BIG WILLIE’S HOT STUFF

written & photographed by CARL DANBURY, JR.

SEDGWICK RESTAURANT GROUP (SRG) HAS ALWAYS BEEN A BIT AHEAD OF THE CULINARY CURVE IN THE NORTHSIDE. They brought us Vinny’s on Windward when few decent Italian options were present. They quizzically shuttered Van Gogh’s only to unveil the Mediterranean vibe-centric Bistro VG. When residents seemed content with the national or regional chain steakhouse options, they opened upper tier steakhouses (Aspens) in both East and West Cobb. Then, SRG gained more notoriety when their first Pure Taqueria location in Alpharetta captured the attention of trendy suburban diners who craved margaritas and guacamole more than a Numero Tres at the one-in-1,000 gringo-friendly Mexican restaurants that dot our landscape.

Early in 2017, SRG reinvented the Theo’s Brother’s Bakery space in The Avenue West Cobb (which is adjacent to Aspens West), in part to pay homage to a long-time employee who was born and raised in South Carolina, and a Maryland-born chef who hoped to re-create some of the Lowcountry cuisine that he craved during his culinary school days in Charleston. They also hoped to capture a bit of the burgeoning Nashville hot chicken craze, but apparently birds of one feather don’t flock together in West Cobb, as a competitor blocked the use of the word chicken in the new title. No matter, Big Willie’s is really hot stuff, in both name and execution. 

William “Big Willie” Page picked vegetables at his grandfather’s peach farm in rural South Carolina. He and his brother would drive an old 1966 Ford Galaxy that was as big as a tank to the farm, and jam the trunk full of produce. They shelled or shucked all the veggies under an old poplar tree, and then passed them along to their mom who often spent the entire night cooking and canning them. He enjoyed those southern staples and some of the menu is reflective of those meals his mother made.

Executive chef Jordan Daniels said that, according to his parents, southern food was “the devil” while he was growing up in Baltimore. “I was 19 before I had grits, collared greens or black-eyed peas,” he said. “I was adopted by the South after my journey through southern cooking.”

After a few months of research, testing recipes, experimenting with cooking methods and onerous taste testing, the hot stuff was unveiled. The menu is a hodgepodge of well-conceived, borrowed (if not slightly tweaked) interpretative southern recipes. 

Prince’s Hot Chicken Shack is credited with starting the hot chicken craze in Nashville. Bolton’s Spicy Chicken & Fish has its legion of fans too, while others say that Hattie B’s perfected the craft. At Big Willie’s, Daniels tried so many different methods that he wasn’t sure if he would ever get it right.

“We tried wet brine, dry brine, keeping the chicken in the cooler before frying it, letting it come to room temperature. Finally, I thought, ‘Why complicate it and try to make it something that it isn’t?’ Chefs tend to do those kinds of things and get lost or drown in their own techniques,” Daniels admitted. “It’s best when you do things right and keep it simple.”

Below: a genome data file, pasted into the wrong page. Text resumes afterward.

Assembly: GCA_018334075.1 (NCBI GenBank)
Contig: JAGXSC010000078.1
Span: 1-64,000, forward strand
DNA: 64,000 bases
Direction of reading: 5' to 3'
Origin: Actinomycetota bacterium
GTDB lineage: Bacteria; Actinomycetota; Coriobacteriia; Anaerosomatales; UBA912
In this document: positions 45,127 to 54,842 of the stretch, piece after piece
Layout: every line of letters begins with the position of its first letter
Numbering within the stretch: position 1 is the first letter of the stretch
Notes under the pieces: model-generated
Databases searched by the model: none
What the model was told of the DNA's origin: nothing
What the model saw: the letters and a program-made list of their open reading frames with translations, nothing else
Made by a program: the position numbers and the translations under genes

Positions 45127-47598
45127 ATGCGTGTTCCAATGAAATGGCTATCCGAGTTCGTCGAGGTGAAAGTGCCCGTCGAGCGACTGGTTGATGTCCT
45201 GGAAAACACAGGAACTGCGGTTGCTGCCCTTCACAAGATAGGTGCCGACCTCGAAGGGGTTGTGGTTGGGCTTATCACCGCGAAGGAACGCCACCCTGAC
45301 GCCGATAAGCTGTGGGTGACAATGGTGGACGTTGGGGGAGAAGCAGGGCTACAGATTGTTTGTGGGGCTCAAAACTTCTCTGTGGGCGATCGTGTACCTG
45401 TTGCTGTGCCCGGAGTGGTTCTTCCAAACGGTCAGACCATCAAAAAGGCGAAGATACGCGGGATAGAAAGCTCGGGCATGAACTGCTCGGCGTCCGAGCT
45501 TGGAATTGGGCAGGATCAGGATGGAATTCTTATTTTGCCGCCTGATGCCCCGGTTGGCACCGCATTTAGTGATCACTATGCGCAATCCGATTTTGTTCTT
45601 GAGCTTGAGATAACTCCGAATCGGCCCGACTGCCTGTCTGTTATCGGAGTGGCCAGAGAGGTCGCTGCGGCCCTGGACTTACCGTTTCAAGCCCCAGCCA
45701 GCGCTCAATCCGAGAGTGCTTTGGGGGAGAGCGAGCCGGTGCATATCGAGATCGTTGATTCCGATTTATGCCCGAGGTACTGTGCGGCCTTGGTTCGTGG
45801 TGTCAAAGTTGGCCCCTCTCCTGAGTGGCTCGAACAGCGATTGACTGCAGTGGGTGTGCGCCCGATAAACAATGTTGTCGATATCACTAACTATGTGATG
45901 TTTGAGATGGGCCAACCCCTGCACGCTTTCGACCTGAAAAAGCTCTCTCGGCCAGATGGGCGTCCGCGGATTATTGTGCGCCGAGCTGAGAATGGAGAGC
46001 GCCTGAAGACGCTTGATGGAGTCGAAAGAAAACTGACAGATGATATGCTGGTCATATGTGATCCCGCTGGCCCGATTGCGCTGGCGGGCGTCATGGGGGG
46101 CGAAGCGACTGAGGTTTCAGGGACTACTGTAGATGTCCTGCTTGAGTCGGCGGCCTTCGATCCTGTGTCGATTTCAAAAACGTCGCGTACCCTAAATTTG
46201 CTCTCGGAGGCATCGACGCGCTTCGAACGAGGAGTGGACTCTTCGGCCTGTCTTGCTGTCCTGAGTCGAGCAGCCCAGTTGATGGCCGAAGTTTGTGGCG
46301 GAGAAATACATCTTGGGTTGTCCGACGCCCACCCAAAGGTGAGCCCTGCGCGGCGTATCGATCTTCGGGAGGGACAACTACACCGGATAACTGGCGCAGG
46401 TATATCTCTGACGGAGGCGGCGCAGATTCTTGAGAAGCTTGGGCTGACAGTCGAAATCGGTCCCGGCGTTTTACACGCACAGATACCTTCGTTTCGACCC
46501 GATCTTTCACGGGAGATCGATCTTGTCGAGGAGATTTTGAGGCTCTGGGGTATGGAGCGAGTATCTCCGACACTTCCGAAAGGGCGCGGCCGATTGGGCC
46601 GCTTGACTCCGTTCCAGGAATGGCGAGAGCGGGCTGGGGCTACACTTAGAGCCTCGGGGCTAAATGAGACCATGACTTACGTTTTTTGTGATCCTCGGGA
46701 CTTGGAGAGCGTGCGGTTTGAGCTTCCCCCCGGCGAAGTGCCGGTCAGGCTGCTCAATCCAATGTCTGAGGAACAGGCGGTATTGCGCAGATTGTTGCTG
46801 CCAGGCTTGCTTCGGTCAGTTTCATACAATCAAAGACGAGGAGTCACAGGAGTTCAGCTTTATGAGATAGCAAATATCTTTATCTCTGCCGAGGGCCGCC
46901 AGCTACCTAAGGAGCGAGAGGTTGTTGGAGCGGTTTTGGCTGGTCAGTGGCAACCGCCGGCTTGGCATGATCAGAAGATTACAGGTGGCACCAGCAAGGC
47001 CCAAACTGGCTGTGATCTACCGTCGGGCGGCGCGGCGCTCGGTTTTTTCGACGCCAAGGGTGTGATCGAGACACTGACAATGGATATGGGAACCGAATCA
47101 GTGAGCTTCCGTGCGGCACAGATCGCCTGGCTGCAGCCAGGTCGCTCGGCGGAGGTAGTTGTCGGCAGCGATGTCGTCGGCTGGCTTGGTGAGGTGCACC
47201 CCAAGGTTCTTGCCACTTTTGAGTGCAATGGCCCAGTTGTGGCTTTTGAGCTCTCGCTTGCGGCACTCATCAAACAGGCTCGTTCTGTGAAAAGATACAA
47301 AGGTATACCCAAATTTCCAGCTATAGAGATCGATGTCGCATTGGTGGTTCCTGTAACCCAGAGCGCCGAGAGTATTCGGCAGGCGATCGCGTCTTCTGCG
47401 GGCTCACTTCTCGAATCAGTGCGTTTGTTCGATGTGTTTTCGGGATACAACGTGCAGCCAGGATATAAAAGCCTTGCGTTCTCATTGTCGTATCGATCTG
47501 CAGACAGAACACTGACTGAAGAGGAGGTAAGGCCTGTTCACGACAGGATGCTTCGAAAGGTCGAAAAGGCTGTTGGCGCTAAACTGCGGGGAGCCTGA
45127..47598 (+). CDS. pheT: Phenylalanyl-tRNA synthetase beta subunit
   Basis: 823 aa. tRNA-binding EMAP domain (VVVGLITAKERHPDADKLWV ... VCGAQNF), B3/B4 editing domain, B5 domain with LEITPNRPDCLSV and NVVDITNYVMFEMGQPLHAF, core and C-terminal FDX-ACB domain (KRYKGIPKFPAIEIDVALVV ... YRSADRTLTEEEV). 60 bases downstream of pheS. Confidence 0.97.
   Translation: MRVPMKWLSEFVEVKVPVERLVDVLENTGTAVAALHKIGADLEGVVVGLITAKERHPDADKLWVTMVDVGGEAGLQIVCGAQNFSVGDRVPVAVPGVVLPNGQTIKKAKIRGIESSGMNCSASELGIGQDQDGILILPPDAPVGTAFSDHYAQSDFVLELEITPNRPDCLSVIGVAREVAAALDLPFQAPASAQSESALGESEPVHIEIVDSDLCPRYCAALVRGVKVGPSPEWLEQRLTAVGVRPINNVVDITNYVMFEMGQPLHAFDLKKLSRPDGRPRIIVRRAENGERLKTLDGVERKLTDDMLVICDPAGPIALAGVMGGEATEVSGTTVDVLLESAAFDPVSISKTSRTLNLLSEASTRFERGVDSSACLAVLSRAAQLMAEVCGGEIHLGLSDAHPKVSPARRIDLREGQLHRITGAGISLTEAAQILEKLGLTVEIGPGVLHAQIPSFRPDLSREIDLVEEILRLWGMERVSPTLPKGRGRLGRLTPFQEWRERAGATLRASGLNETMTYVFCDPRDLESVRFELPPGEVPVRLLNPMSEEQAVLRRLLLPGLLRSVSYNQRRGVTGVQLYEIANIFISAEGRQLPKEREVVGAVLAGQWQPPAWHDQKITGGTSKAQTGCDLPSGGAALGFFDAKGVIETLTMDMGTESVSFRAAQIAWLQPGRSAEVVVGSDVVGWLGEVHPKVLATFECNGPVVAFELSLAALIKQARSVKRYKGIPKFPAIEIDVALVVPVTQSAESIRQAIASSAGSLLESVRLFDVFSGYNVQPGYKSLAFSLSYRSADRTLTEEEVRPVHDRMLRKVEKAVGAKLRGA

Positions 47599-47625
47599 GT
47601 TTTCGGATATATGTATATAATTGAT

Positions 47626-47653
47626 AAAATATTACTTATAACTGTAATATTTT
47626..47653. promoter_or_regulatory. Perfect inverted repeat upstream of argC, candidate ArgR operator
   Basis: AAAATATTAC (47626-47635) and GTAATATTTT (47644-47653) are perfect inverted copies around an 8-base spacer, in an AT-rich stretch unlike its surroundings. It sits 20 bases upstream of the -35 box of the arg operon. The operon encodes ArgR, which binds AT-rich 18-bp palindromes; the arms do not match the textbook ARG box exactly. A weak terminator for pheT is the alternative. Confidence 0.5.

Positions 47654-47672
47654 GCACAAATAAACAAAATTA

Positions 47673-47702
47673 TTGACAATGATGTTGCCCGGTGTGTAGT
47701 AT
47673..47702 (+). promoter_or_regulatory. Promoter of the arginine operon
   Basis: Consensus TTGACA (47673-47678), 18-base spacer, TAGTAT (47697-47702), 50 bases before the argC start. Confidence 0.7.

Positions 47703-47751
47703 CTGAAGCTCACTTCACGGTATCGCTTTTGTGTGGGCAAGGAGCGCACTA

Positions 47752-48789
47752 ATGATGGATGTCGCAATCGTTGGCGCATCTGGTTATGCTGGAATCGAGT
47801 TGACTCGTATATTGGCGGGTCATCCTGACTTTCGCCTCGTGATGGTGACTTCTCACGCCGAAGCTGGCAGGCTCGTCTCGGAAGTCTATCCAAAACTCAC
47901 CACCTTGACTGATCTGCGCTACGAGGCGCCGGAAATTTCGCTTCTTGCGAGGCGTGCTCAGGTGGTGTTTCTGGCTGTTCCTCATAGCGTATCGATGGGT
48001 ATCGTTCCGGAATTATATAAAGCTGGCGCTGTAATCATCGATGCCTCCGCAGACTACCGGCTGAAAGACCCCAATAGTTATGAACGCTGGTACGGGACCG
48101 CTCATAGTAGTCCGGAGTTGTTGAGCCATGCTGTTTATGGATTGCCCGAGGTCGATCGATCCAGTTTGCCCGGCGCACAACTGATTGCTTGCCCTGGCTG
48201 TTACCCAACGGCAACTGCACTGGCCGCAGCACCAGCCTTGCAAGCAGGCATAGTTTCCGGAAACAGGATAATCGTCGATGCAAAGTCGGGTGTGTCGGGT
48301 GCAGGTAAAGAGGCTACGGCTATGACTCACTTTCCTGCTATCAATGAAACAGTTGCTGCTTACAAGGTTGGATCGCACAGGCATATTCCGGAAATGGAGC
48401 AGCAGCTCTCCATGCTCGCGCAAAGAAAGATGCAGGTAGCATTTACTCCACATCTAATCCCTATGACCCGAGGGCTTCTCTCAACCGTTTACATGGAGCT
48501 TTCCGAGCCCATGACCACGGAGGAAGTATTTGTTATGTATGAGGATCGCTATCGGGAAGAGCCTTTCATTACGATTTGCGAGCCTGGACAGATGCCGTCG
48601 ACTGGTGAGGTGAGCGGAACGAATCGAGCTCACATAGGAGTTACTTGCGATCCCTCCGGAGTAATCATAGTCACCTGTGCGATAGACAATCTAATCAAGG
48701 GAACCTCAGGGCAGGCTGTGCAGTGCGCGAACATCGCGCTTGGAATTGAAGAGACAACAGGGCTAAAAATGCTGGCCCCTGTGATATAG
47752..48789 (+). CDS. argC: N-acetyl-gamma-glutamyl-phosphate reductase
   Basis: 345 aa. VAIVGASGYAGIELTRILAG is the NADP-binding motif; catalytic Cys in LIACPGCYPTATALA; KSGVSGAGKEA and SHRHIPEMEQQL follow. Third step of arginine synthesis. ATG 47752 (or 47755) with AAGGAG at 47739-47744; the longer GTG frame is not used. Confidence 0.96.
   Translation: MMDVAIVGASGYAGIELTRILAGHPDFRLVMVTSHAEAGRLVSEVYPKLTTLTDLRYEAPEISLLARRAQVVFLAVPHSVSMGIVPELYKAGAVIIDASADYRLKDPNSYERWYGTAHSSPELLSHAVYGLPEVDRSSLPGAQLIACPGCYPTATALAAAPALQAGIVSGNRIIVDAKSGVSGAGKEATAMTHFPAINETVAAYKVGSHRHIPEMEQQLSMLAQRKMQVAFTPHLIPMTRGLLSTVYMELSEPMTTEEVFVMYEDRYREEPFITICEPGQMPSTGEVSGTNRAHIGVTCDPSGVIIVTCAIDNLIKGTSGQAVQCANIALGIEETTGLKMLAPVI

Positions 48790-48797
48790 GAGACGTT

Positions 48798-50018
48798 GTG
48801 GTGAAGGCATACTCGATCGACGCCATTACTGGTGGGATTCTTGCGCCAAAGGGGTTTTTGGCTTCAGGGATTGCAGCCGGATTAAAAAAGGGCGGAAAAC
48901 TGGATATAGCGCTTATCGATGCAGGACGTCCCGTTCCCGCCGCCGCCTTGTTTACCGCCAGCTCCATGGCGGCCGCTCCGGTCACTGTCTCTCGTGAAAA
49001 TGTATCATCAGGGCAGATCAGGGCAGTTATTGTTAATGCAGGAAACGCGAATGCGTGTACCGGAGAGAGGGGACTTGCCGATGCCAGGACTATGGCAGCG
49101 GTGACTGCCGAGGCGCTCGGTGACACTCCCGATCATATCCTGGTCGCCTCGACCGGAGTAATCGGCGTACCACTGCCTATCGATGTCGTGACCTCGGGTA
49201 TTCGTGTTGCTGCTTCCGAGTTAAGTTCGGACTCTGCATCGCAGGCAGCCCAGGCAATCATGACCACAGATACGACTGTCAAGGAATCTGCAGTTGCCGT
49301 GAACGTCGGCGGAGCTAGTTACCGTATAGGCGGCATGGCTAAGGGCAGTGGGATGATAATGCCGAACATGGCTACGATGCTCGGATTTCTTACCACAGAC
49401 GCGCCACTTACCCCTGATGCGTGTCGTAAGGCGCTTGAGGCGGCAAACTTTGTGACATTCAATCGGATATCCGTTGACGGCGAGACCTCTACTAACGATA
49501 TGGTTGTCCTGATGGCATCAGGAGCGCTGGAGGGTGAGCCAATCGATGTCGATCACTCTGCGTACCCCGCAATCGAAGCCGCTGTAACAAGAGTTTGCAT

In this case, that meant flour first, seasoned buttermilk mixture second, and flour again before frying. The results are glorious: crispy skin, great flavor and lusciously moist chicken available in four degrees of spiciness (mild, peckin’, red rooster or cock fighting), and extending to tenders or legs, wings, breasts and thighs. Like many of the dishes we sampled, Big Willie’s chicken has an artisan appeal you won’t find often in suburban Atlanta. 

The menu screams old school southern, yet whispers softly in your ear about uniqueness. Big Willie’s country fried steak with sawmill gravy uses cube steak from a family farm in Alabama. The slow cooked brisket served with South Carolina mustard or chipotle BBQ sauce comes from two farms in Nebraska known for their prime cuts of Black Angus, “to make sure that the cuts are all coming from the same place, same region,” Daniels offered. The smoked pork chops, served with red eye Tabasco gravy, are provided by Patak Meat Products in Austell, a wholesaler and retailer since 1981. Other quintessential southern items include the chicken biscuit (served all day, every day and even on Sunday), a favorite among Avenue workers and nearby high school students, and the shaved-fried catfish, which is served on a sandwich or plate. It is uncommonly battered, crispy and a touch lighter than most. That it’s dipped in Big Willie’s comeback sauce provides us yet another reason to return. 

Daniels added a meatloaf sandwich to the menu because it is one of his grandmother Jenny’s favorite recipes, while Page added his favorites from a typical Thanksgiving meal: roasted turkey, cornbread dressing and homemade cranberry sauce, all from his own family’s recipes. The side dishes may not be revolutionary, but they are nonetheless excellent. Try the Carolina red rice, which is another throwback item that you’ll rarely see on any menu. 

“Red rice is my favorite side,” Daniels said. “We use cayenne pepper, hot sauce, tomato juice, regular country sausage, Worcestershire and onions.” Collared greens, creamy cole slaw or southern potato salad also are solid. And speaking of salad, there are three salads on the board to appease those tough-to-convert former Theo’s customers who appreciated lighter options. Desserts include banana pudding, key lime pie and the cobbler of the day.

“This is the kind of food both William and I love to eat, even though we shouldn’t!” Daniels exclaimed. 

“All of our parents used to eat like this,” Page interjected. “My dad died at 96 and my mother at 93. My father’s youngest brothers are twins, and they just had their 90th birthday.”

Now that’s hot stuff. 

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